This is a brief excerpt from my book, A Beautiful Medicine – A Radical Look at the Essence of Health and Healing, that will be published within the next couple of months…
Behind the statistics on disease, behind scientific theory, we find, always, the soul of the human narrative. We find there the scent, texture, and flavor of our humanness: the stench of anguish, the perfume of euphoria, the wounds of trauma, the sweat of sexual ecstasy, the leaps of jubilation. We are thirsty to live freely, to live unbound, or, at the least, to get by with a little less trouble and a little more peace. But today, soul and science are divorced. In our view of the body, we’ve excluded the Shakespearian conundrums and the long trail of sorry tales that fertilize the roots of illness.
Today, we get our reminders about the primacy of the heart and soul from the screen, stage, and printed page. It’s art, not science, that reminds us of those quiet places within where the heart opens wide like an almond blossom in the spring or cracks from the iciness of grief and disappointment. That’s because the soul often goes incognito behind the flesh. In its enchantment with science and technology (as exciting as they are), with flurries of math equations, Hadron colliders, smartphone miracles, and stealth fighters, science easily forgets about the soul—those places within where we feel most deeply. When a shoulder or leg or gut becomes an ambassador conveying the message that anguish is percolating in the soul, we concentrate on what’s most palpable—the proverbial squeaky wheel. We act like Nasruddin who looked for his house keys under the lamp post—that’s where the light was, so he looked there even though he’d lost the keys further up the street. The lament of the aching body plays at louder volumes than the whispered voices of the soul. We are drawn to what we can see, touch, measure. It’s easier.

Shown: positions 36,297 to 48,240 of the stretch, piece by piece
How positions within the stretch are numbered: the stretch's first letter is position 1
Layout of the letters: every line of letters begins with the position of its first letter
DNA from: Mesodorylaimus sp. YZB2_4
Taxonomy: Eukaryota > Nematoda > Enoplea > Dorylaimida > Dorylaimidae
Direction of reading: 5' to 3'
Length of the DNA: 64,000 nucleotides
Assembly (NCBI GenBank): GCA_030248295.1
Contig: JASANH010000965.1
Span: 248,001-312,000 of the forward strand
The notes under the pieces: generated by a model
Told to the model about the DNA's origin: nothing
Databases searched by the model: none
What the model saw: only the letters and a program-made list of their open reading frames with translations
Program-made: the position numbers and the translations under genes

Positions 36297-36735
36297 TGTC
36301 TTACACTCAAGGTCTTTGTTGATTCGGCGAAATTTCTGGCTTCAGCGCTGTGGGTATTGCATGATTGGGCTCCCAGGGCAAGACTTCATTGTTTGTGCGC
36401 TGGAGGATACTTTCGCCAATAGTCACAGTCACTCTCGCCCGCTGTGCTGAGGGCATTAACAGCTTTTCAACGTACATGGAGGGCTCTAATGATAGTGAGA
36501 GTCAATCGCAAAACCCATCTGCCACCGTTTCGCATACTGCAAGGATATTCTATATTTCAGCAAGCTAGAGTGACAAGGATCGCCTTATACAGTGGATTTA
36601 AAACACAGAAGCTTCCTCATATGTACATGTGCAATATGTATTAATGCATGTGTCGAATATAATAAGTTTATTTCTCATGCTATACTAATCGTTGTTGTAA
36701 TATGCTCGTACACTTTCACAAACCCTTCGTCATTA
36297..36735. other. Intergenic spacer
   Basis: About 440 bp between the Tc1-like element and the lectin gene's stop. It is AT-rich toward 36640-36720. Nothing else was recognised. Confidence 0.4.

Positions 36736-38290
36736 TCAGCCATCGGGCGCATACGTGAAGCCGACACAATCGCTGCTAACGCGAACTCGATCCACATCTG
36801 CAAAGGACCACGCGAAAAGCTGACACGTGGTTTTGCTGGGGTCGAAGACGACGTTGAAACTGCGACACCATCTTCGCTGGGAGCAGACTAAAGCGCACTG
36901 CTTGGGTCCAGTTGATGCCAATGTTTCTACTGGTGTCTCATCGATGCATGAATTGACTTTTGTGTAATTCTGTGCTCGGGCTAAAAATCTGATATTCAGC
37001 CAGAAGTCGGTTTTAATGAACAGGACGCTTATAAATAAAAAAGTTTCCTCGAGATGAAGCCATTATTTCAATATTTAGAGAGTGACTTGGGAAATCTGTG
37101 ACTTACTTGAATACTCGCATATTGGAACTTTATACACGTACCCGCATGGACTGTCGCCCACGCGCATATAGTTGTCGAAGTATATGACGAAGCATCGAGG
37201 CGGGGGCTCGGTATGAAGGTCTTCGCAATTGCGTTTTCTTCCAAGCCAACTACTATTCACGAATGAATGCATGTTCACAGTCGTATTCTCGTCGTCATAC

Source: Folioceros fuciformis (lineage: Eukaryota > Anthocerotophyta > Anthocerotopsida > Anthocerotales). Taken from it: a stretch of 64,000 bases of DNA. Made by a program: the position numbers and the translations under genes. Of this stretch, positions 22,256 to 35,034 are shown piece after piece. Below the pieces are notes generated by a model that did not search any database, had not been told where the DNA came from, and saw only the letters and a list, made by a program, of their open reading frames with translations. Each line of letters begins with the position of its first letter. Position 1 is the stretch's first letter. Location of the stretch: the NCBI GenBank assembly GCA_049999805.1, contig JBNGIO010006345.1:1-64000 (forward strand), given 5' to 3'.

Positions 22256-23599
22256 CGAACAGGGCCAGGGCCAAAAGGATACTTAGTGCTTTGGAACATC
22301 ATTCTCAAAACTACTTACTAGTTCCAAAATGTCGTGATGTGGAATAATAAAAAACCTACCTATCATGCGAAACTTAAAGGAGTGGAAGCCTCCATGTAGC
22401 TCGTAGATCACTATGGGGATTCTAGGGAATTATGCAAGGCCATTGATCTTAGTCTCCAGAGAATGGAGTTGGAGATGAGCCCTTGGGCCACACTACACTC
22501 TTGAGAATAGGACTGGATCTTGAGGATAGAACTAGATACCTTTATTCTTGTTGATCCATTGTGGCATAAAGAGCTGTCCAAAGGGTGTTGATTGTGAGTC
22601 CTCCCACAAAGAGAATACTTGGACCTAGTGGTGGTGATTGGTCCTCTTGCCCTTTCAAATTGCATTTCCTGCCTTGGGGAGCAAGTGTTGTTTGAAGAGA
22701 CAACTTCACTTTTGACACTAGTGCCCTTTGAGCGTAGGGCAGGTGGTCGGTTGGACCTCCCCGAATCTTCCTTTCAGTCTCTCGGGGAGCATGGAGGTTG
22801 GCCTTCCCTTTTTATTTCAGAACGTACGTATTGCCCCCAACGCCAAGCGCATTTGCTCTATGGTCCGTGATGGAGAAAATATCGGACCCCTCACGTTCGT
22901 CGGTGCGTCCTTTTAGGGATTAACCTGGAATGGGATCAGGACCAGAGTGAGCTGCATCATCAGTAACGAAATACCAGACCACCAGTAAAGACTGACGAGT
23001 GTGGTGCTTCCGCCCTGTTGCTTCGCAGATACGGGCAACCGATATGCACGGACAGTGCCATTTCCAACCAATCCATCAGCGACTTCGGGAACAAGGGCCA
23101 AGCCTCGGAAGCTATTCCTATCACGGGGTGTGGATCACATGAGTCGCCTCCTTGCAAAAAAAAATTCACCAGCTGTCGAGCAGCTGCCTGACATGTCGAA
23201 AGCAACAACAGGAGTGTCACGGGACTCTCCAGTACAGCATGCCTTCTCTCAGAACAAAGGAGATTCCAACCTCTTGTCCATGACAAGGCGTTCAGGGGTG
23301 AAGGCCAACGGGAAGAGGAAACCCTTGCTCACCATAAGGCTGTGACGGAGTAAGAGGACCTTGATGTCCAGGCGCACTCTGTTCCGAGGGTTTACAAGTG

But in the end, science and soul can be eminently good partners. A medicine that is whole and beautiful will include both of them. In many instances, the real incentive for some patients in seeking professional help may be the need to be touched, seen, heard, known—to remember that I am. The body’s grievances just so happened to get them to the clinic of a solicitous human being who might serve as a de facto lover, father, mother. Or an archetypal one. So a good working hypothesis for the health professions would be that behind every symptom lies an unabridged human drama that’s been percolating for years and then appears at this one sore spot on the body. The symptom looks like an unexpected intruder, but it has been lurking behind the scenes for years, fed by stress, unhealthy food, too little sleep, paltry amounts of exercise, and a life skewered by disaffection. As we’ll see, sometimes a knee pain is just a knee pain. Not all symptoms and illnesses are connected to troubles in the soul. But often, and very often, they are.
This broader, more inclusive vision of health includes ideas that have been handed down to us for centuries or even millennia. Many of those insights from ancient traditions are still relevant today, an enduring legacy of the power in wisdom—not knowledge, but wisdom: the capacity to see deeply and clearly. Long before the invention of the microscope and the telescope, the ancients were analysts of nature’s patterns. They observed how nature worked in both the physical world and in the mind and body. They felt in their bones an intimacy with the winds and the earth, the sun and the moon, the trees and the oceans. Everything they could possibly experience, including medicine and healing, planting and harvesting, hunting and cooking, was another face of the one revered cosmos.